The exhibition provides a platform for different kinds of reflections: not only on the body and its relationship to space, but also on the relationship between the art and architecture in the exhibition space, its brutal concrete surrounding, a concrete brutality? The Austrian collective Gelitin and the Argentinean artists Tomas Saraceno used the outside sculpture terraces of the gallery for their works that are platforms integrated into the landscape of the Southbank, overlooking the river. In Gelitin’s installation Normally, proceeding and unrestricted with without title, we can row into the sunset in a boat on one of the terraces that was filled with water, turning the concrete tray into a boating lake, looking at Tomas Saraceno’s Observatory, Airport City that is the most recent manifestation of the artist’s ongoing project to manifest a city, a metropolis in the sky that might move as the wind dictates. A plastic cloud turns into a habitable platform. It is entirely transparent and incorporates a floor at mid-level, supported by a pillow of air which is kept afloat by atmospheric pressure, from which visitors can observe the ones sitting on the dome’s ground level. These projects offer a physically and visually incongruous experiences that makes this exhibition so interesting when reading it as a proposition to engage with one’s immediate surrounding as a testing ground for objects, beings, things, matters and their existence through time and space. In many of the works, this goes in hand with either insinuating or depicting a cataclysm that provides for what might come after.
Gelitin, normally, proceeding and unrestricted with without title, 2008 Mixed media Courtesy the artists
Photo: © Stephen White
The Korean artist Do Ho Suh visualizes the clash of cultures in Fallen Star 1/5. He smashed a small-scale replica of his childhood house in Korea into a puppet-house-like model of his apartment building in which he lived when he first came to New York. Contradictory to the expectations, the interior of the American house is shown in extraordinary detail, whereas less memory is revealed of the traditional Korean house: all its fixtures, fittings and furnishings are mingled together with his New York belongings when splitting into Suh’s student apartment. The explosion stages a theatre of memory, a composition of cultures, for which Suh’s understanding of integration is very literal – smashing one into the other – but clearly points out the problem of it: nothing is preserved, but everything distorted and, most often, can only newly develop from its immediate surrounding.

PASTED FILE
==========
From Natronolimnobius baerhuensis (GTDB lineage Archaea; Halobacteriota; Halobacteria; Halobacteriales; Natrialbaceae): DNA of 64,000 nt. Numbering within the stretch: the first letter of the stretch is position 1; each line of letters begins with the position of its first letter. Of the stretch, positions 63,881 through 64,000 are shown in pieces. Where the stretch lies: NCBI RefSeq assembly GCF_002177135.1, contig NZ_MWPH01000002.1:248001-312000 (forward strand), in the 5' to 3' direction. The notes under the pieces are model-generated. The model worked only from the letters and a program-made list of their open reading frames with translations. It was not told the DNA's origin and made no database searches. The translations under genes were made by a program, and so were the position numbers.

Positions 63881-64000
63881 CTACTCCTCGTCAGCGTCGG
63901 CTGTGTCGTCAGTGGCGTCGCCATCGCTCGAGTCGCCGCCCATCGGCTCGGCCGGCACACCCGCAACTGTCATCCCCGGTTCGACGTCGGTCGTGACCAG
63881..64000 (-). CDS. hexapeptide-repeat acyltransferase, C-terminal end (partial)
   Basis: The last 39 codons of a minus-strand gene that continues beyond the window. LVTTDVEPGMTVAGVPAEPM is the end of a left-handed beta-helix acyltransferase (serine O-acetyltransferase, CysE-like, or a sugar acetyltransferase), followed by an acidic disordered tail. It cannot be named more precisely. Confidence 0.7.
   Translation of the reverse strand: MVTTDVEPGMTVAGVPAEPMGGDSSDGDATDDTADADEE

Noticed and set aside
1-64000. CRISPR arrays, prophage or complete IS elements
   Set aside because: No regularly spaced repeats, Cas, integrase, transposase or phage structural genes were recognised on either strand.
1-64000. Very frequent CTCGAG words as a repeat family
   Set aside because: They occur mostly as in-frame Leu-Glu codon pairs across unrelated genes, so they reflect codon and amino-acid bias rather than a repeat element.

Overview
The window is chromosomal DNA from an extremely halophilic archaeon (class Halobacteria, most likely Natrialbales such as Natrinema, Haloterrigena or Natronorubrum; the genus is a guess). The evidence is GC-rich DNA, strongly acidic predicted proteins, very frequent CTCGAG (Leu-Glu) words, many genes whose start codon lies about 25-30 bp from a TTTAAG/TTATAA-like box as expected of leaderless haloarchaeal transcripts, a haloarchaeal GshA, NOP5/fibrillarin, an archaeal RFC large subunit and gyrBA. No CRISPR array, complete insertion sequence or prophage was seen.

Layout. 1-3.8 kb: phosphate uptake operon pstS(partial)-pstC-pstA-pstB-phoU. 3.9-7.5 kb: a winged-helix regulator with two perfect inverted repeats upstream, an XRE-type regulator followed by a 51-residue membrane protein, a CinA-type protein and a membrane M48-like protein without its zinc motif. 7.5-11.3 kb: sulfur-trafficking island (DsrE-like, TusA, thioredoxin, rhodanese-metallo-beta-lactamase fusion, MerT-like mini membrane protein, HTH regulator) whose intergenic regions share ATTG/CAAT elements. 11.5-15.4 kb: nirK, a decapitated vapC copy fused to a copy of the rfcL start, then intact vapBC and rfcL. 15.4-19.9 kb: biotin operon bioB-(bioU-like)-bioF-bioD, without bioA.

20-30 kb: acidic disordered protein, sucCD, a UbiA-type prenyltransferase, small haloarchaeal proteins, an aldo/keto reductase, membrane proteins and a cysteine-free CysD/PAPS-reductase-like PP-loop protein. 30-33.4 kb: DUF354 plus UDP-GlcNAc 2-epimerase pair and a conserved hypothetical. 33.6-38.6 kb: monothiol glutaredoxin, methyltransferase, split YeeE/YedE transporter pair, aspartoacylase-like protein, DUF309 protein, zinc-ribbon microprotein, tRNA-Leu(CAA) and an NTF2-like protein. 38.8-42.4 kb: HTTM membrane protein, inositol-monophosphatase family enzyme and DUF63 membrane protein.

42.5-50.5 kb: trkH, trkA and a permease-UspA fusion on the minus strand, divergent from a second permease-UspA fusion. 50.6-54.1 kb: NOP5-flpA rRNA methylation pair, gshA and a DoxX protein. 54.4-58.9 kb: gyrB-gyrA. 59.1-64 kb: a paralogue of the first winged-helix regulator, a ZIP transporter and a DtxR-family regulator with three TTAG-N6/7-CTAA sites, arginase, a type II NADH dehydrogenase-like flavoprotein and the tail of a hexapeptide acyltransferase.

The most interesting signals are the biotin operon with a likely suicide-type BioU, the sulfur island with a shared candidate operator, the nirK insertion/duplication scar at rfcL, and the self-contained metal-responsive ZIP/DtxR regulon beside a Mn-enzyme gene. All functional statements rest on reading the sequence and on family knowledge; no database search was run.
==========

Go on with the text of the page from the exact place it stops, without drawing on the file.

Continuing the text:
The Cuban artist duo Los Carpinteros share an interested in spatial distortion of the living situation, but freeze the process of it - neither as the calm before or after the storm, but centring it. The situation in Show Room presents some sort of violation: large chunks and fragments of a crude, unplastered breeze-block wall burst into an orderly, furnished space. As in the heart of a Tornado, the movement comes to a stop and freezes, like on a photograph, which reveals an incredible beauty to a setting that is just a disaster that carries no reference to a particular time or location.
Refusing to address us as mere spectators, these works implicate us in the spaces they generate, engaging with us through establishing both physical and visual relationships that call our attention to what must be experienced rather than merely seen. The work makes us not only aware of their material and formal aspects, but emphasize the corporeal, psychological, political and cultural dimensions of built spaces. The title of the exhibition is taken form a book of black-and-white photographs that Martin Kippenberger published in 1988. It featured pictures of architectural structures, some of them under construction or in demolition. Fragmentation and rupture became articulated as an alternative to the straight sense of formalism in urban planning and the term ‘psycho’ designated a mental state involving a rupture with reality and within it, the consumption of space with a single glance. The projects demand our attention towards the many diverse relationships we maintain with our surroundings, where realities and utopias, surfaces, shapes, and their ruptures, coexist and overlap in their spatiality that involves us as participants.
Psycho Buildings: Artists Take on Architecture is shown at the Hayward Gallery on London’s Southbank until 25 August 2008. For more information please see the website.
Noah Becker: Editor-in-Chief